Nonetheless, The Senator and the Socialite offers a compelling portrait of the Bruce family's rise, dynamics and downfall. In 1936, Roscoe Sr. lost his job when Rockefeller sold the Dunbar Apartments. His children lacked the drive and self-discipline of their forebears. The younger Clara failed to complete her studies at Radcliffe and eloped with a black actor. Roscoe Jr. embezzled money from an apartment complex he managed in New Jersey and then arranged a phony burglary to explain the absence of funds. He served 18 months in prison. The legal costs bankrupted the family.

Problems in the third generation of privileged families are standard grist for gossip columnists. But the black elite faced greater obstacles to recovery and had fewer resources and connections to fall back on than their white counterparts. No New York law firm would hire a black female attorney such as Clara Bruce. In their hour of need, the elite whites the Bruces had cultivated for decades abandoned them, refusing repeated requests for assistance. Roscoe Sr. and his wife were reduced to living for a time on welfare. Many of their relatives, including the younger Clara and her actor husband, avoided racism by passing for white. Today, Graham reports, most descendants of Sen. Bruce live as white persons -- an ironic but in some ways understandab

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Post Options Post Options   Thanks (0) Thanks(0)   Quote carolina cutie Quote  Post ReplyReply Direct Link To This Post Posted: Feb 08 2013 at 12:02am
This is interesting Epitome. You're making me readz tonight lol
His wife:

America's First Black Socialite


Although Washington, DC and other cities had several leaders of Black Society, no other Socialite garnered more press and community interest than Josephine Beall Willson Bruce. Her clothing, elegance, and style were consistently covered in a series of Black newspapers around the country and the Washington Post as the Bruce household was the epicenter of Black Society. I first learned about this dynamic woman as an undergraduate and celebrate her legacy in this posting.


Josephine Beall Willson Bruce was born on October 29, 1853 to a prominent Philadelphia Dentist and author Dr. Joseph Wilson and his wife, Elizabeth Harnett Willson, a classical musician and singer. Dr. Willson penned Sketches of the Higher Classes of Colored Society in Philadelphia which was published in 1841. It was the first work of its kind to chronicle the lifestyle and activities of the Black Social Elite.



The Willson family moved to Cleveland when Josephine was a year old and she graduated from Cleveland High School. She served as a teacher in the city’s public school system. Around 1876, Josephine met the handsome and dashing Republican Senator Blanche Bruce of Mississippi around 1876. Although he was born into slavery Blanche Bruce was proud of being self educated with impeccable manners.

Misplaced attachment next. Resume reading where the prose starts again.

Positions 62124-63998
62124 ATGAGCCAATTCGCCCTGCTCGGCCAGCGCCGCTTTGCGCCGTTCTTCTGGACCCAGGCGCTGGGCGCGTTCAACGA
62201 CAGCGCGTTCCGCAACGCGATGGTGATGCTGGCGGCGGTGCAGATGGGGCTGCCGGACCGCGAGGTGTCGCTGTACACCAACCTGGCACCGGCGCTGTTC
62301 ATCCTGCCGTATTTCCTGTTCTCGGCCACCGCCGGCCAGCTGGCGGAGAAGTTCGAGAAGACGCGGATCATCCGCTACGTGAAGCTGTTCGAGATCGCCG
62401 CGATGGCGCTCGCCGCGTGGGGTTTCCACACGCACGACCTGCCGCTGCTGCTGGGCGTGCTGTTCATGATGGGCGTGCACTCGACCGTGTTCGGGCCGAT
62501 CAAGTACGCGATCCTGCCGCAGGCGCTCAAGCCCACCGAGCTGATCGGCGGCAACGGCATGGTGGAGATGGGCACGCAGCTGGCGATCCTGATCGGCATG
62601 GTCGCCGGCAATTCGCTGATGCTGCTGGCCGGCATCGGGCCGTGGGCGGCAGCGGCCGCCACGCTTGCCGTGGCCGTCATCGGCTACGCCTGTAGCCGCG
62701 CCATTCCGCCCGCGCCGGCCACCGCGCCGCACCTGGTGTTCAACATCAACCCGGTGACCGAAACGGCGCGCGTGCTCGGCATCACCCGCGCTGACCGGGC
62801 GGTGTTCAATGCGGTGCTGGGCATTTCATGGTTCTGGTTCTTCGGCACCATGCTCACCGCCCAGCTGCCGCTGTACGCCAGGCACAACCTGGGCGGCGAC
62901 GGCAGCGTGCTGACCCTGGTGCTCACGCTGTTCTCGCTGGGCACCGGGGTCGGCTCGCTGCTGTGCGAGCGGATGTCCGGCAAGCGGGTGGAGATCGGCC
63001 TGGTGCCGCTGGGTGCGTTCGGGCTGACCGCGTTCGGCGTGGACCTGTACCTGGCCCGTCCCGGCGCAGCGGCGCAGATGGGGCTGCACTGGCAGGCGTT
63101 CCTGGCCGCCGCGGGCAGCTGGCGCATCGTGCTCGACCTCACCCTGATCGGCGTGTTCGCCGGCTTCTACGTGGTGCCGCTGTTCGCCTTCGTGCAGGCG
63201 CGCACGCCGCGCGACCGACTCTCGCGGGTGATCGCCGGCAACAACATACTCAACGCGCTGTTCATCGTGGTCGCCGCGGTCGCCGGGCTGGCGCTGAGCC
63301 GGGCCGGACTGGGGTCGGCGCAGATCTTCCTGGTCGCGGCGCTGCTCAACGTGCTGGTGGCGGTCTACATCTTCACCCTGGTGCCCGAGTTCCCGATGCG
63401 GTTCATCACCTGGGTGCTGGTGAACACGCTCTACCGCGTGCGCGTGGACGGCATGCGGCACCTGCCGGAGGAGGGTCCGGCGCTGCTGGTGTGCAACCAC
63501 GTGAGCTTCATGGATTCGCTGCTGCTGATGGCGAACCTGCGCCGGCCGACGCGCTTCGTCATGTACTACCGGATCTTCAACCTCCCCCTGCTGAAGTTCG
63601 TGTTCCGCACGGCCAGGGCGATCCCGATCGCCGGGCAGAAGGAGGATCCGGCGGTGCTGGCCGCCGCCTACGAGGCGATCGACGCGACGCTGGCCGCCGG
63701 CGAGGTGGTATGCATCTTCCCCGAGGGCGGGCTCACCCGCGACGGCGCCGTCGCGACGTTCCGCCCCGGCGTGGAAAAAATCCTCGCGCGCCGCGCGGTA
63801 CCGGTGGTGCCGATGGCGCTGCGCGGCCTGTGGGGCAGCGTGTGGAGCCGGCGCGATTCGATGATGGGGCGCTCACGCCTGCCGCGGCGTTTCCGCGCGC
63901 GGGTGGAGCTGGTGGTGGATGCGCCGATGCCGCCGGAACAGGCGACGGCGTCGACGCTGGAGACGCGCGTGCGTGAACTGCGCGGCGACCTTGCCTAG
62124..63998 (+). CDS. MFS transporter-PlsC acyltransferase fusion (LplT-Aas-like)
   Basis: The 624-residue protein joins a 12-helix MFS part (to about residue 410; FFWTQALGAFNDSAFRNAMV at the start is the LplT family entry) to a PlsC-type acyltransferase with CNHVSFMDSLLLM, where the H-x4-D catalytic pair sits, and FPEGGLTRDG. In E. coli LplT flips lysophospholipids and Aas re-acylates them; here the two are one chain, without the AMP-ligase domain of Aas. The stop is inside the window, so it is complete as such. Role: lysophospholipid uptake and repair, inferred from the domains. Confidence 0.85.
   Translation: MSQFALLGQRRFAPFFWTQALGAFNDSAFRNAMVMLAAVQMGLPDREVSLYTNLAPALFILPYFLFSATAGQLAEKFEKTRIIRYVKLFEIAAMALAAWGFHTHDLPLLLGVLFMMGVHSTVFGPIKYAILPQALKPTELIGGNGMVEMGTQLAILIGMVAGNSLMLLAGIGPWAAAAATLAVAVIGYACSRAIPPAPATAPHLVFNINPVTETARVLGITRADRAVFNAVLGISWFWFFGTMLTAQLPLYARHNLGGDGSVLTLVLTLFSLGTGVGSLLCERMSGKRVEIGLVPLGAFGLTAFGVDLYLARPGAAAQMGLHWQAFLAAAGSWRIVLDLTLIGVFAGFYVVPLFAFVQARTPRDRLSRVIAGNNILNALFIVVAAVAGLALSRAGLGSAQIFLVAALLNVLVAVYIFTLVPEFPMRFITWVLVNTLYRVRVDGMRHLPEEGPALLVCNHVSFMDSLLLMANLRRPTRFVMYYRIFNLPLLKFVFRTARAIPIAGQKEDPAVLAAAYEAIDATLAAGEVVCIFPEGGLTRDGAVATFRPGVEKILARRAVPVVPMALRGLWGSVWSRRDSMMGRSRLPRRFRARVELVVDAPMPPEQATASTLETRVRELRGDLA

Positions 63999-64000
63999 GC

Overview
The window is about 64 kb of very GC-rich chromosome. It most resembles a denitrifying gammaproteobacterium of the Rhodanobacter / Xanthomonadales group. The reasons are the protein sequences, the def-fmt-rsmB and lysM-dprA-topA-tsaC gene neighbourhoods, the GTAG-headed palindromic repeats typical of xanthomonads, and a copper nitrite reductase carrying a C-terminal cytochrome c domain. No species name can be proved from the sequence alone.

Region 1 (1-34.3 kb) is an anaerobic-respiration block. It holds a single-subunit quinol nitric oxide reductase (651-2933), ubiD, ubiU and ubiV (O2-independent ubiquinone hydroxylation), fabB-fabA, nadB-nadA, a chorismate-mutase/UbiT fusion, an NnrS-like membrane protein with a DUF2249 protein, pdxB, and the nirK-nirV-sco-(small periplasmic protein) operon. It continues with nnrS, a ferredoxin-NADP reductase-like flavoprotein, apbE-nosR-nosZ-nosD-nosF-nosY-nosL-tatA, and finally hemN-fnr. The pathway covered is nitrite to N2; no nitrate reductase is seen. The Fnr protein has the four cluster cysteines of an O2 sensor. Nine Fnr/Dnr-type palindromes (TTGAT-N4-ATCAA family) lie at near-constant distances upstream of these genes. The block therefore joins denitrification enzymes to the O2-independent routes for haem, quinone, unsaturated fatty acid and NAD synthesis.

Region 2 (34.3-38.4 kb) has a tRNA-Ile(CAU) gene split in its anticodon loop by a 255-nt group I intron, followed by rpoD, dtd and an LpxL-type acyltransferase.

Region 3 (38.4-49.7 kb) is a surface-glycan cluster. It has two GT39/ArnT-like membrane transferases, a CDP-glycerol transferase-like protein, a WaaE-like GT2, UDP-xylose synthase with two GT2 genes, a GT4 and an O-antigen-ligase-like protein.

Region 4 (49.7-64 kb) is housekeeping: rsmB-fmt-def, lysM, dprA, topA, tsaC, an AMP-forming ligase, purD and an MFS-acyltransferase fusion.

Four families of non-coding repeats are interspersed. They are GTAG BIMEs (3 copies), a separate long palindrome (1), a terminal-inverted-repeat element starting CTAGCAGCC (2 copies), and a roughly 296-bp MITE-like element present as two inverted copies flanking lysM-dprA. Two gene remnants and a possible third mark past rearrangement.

The young couple was married on June 24, 1878 in the home of Dr. Willson. Sixty guests attended in ‘full dress’ to witness the stunning bride in a white silk gown created by a New York designer. The Bruces departed on June 27, 1878 on a four month European honeymoon where Josephine shopped in exclusive boutiques for her wardrobe. The Bruces’ only son – Roscoe Conkling – was born in 1879.

Josephine firmly believed that it is the responsibility of the educated to uplift the entire race. She became a charter member of the Colored Women’s League of Washington, DC in 1892 and two years later, assisted in organizing the National Federation of Afro-American Women. The two organizations eventually merged to form the National Association of Colored Women (NACW) in 1896. Josephine was elected as National Vice President of NACW where she worked alongside of ‘heavy hitters’ in the Black political and social arenas including Josephine St. Pierre Ruffin, Harriet Tubman, Frances E.W. Harper, Ida Bell Wells-Barnett, and Mary Church Terrell. Two years later, Senator Blanche Bruce died.

Josephine accepted the position as ‘lady principal’ (a.k.a. Dean of Women) at Tuskegee Institute shortly after Blanche Bruce’s death. She remained in the role for two years. Josephine wrote several Black feminist articles for publications of the NAACP and edited the national publication for NACW. Unfortunately, Josephine Bruce was rejected by a large group of the delegates in her bid to become National President of NACW in 1906 due to her skin color.

One delegate was quoted in the Indianapolis Freeman as saying “We prefer a woman who is altogether Negro because while the lighter women have been the greatest leaders and are among the most brilliant in the Association, their cleverness and ability is attributed to their white blood. We want to demonstrate that African is as talented.” Shocked


Shattered and heartbroken by this defeat, Josephine scaled back her participation in NACW. She remained an active lobbyist for the rights of Black women until her death in 1923.

Source: Aristocrats of Color - The Black Elite: 1800-1920 by Willard B. Gatewood.

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Post Options Post Options   Thanks (0) Thanks(0)   Quote EPITOME Quote  Post ReplyReply Direct Link To This Post Posted: Feb 08 2013 at 12:05am
they said newspapers would constantly refer to her as 'Italian' in coloring but that 'technically' she had more black heritage than her husband.


the story of their daughter in law was sad--brilliant attorney--but could never practice...no one would hire her bc she was black